Over the years that followed, Kleiman became deeply engrossed in computer forensics and security. He established himself as an expert in the field over the next decade and appeared on the local news to explain digital security concepts to the folks at home. Kleiman was occasionally known as ‘Dave Mississippi,’ thanks to the seemingly endless string of three-letter qualifications which appeared after his name.

It’s not clear when or where Wright and Kleiman began their friendship, but the “why” is readily apparent: they had a lot in common. Both men served in the military, both were considered exceptionally intelligent by their families and peers, and both were obsessed with computing.

They only met in person once, in March 2009, at Disneyland. Here, Wright claims he and Kleiman laid the groundwork for a massive Bitcoin mining operation that would see them amass more than a million Bitcoin.
According to Wright, Kleiman ran the mining operations from “outside Australia,” (presumably somewhere in Florida) while controlling the mined Bitcoin via a Trust.
The only witness present during these conversations in Disneyland was Lynn Wright. When Lynn was interviewed by Andrew O’Hagan for his piece The Satoshi Affair in the London Review of Books, she confessed she only remembered the two men were very animated and passionate in their discussions, and that she didn’t understand a word they were talking about. What they discussed was highly technical, she said. As such, no eyewitness can confirm whether any such Bitcoin mining operation existed.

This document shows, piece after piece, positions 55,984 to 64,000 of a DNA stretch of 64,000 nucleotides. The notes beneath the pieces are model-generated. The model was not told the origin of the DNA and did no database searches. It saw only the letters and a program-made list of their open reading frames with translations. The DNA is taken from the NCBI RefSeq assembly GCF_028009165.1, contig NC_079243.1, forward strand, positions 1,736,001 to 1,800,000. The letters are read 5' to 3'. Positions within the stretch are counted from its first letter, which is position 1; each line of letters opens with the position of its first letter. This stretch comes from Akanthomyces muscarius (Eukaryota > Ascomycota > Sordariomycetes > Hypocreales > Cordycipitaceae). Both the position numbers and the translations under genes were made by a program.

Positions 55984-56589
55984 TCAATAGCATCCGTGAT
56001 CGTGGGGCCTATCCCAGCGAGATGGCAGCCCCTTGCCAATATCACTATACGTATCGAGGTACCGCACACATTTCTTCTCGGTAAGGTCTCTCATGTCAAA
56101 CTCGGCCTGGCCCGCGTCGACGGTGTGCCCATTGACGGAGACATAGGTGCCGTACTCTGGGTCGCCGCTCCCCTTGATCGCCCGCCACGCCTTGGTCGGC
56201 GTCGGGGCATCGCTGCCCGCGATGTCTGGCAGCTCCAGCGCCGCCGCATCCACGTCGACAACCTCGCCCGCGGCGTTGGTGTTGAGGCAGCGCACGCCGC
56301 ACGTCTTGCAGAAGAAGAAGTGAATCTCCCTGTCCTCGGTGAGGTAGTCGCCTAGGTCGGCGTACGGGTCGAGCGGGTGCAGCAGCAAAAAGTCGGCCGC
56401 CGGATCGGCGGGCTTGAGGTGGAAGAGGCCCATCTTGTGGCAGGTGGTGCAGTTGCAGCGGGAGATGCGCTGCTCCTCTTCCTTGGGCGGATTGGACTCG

There is, however, a trust agreement between the two men which appears to set out financial arrangements for the proceeds of a joint mining operation, called the ‘Tulip Trust.’

Extract from the Tulip Trust Agreement.

The trust agreement states that Wright would lend Kleiman 1.1m Bitcoin in exchange for $100,000, which Kleiman would return on January 1st, 2020, in the form of a Seychelles-based company.

The trust agreement lends the impression that Wright created this trust in order to temporarily move his assets outside of his control in order to protect them from the authorities.